For some time now, history has been part of the study of kinship in general, and of Chinese kinship in particular. The Chinese idea of civilisation, in which all Chinese people share the characteristics of tracing descent from an ancestor and of reckoning degrees of kinship of the bone,1 has a historical origin. It is tied closely to a ruling ideology forged in the southern Song dynasty (twelfth-thirteenth century), accommodating the impact of Buddhism among common people over the previous centuries (Ebrey 1986), and implemented with great authority after the Great Rituals Controversy in the Ming dynasty under the Jiaqing emperor (Faure 2007: ch. 8). Finer historical detail on more recent centuries, and the more recent medical rationality of the Chinese civilisation of patrilineal descent, are covered by Bray (Chapter 8 in this volume). In the past 20 years, the emphasis of the anthropological study of kinship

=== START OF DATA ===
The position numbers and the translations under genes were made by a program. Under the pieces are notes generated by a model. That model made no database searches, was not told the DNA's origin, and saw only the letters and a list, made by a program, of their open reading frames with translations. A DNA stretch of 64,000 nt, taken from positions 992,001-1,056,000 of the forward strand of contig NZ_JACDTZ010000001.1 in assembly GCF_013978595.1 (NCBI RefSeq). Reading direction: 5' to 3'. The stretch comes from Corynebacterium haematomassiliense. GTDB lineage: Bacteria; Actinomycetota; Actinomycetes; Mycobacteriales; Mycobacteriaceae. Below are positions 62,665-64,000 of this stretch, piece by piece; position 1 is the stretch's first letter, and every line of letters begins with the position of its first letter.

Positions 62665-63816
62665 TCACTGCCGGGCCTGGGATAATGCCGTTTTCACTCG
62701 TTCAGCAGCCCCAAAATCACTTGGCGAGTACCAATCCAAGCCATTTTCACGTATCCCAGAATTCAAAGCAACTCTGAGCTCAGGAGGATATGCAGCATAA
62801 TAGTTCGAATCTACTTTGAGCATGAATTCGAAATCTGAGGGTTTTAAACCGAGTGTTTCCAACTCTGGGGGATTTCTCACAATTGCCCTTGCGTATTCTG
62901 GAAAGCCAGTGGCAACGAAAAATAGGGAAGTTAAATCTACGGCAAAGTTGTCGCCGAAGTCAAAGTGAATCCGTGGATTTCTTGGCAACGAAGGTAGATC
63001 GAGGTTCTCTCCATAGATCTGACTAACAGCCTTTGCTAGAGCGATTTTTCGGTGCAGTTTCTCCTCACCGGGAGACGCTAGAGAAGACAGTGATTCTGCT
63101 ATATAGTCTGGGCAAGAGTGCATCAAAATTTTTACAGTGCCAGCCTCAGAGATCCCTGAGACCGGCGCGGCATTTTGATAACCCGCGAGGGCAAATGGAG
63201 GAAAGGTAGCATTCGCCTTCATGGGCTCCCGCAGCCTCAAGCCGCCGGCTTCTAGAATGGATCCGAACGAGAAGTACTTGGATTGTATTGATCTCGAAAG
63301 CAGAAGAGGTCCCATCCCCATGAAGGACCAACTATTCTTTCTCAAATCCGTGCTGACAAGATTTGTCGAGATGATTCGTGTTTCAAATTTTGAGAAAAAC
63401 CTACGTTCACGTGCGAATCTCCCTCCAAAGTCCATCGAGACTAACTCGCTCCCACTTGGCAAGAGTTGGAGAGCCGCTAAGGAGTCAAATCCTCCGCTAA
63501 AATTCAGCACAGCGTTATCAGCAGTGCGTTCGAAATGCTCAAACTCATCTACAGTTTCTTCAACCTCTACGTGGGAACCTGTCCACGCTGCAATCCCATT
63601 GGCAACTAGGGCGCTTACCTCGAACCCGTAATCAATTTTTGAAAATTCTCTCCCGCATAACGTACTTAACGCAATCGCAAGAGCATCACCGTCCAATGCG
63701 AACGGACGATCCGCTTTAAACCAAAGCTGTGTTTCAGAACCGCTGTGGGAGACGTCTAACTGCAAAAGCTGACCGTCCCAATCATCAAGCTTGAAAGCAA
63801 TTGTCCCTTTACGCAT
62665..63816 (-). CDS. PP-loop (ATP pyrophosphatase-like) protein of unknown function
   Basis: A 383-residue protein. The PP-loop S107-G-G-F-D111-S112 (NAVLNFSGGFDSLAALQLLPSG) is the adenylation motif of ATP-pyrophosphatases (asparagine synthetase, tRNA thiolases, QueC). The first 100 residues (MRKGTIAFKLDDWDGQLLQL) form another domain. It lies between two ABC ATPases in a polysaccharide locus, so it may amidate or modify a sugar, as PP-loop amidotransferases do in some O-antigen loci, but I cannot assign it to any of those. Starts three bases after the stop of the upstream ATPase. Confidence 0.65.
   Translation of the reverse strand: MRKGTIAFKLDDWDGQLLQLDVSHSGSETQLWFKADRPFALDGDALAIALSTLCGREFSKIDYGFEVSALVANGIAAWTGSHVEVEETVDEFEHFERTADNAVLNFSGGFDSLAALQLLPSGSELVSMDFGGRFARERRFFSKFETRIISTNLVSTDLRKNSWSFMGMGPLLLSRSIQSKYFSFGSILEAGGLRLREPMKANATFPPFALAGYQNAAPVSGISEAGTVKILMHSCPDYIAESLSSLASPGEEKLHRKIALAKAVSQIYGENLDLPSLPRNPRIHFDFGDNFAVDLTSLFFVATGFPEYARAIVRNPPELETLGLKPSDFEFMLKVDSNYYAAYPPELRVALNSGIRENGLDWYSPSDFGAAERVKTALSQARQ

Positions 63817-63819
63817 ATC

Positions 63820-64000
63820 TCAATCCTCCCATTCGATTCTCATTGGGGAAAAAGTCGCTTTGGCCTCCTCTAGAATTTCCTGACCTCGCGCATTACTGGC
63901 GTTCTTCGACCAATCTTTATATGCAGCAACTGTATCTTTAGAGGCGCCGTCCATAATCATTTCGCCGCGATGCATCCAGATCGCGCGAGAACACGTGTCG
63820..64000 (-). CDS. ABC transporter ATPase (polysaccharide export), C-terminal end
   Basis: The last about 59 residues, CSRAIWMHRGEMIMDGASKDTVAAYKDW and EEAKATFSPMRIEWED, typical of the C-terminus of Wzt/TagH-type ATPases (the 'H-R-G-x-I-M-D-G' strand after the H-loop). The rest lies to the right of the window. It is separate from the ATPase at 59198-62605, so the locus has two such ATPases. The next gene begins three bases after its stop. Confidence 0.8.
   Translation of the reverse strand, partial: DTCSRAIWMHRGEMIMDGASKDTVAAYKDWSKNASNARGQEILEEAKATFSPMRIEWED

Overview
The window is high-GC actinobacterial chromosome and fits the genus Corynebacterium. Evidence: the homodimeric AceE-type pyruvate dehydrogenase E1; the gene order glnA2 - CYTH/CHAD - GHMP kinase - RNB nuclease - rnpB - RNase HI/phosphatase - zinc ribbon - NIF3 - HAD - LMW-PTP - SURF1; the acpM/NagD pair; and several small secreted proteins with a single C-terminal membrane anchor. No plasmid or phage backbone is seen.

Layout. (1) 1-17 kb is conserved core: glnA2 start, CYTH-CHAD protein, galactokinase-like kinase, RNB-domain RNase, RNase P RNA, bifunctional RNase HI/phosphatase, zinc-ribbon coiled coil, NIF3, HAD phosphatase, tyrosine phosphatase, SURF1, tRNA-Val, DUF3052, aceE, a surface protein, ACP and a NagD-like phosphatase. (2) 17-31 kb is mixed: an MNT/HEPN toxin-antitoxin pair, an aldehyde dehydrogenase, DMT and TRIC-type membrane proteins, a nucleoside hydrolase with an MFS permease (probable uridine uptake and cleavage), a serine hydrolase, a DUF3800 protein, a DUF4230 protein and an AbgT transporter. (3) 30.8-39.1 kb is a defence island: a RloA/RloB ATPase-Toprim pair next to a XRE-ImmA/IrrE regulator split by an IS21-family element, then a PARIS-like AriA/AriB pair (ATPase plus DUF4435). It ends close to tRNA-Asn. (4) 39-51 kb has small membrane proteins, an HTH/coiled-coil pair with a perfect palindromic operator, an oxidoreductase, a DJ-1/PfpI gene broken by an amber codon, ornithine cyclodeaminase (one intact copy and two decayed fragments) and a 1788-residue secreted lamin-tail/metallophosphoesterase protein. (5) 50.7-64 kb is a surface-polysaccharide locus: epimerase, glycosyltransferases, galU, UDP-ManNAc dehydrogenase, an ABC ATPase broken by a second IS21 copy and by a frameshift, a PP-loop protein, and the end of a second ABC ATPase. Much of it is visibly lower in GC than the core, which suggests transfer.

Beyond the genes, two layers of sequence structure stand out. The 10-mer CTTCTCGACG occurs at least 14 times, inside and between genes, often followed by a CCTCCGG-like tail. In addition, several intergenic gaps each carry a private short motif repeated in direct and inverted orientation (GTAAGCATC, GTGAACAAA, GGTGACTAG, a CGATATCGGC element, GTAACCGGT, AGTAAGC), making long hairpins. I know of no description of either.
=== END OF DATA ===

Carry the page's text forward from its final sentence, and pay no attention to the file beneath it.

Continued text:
has shifted from rules (or norms and structural models) of descent and alliance to the ways in which kin relations are made and maintained among other relations of intimacy and lesser degrees of closeness (Carsten 2000; Stafford 2000). It has returned us to ‘family’, in the flexible Chinese sense of jia, referring to both a domestic unit, and other domestic units linked to it through the male line. Having returned to family, we have also drawn attention to the effects of such crucial social historical changes as urbanisation, migration, changing property relations, the individualisation of income, and so of relations between generations, while retaining a sense of the male line and its continuation.2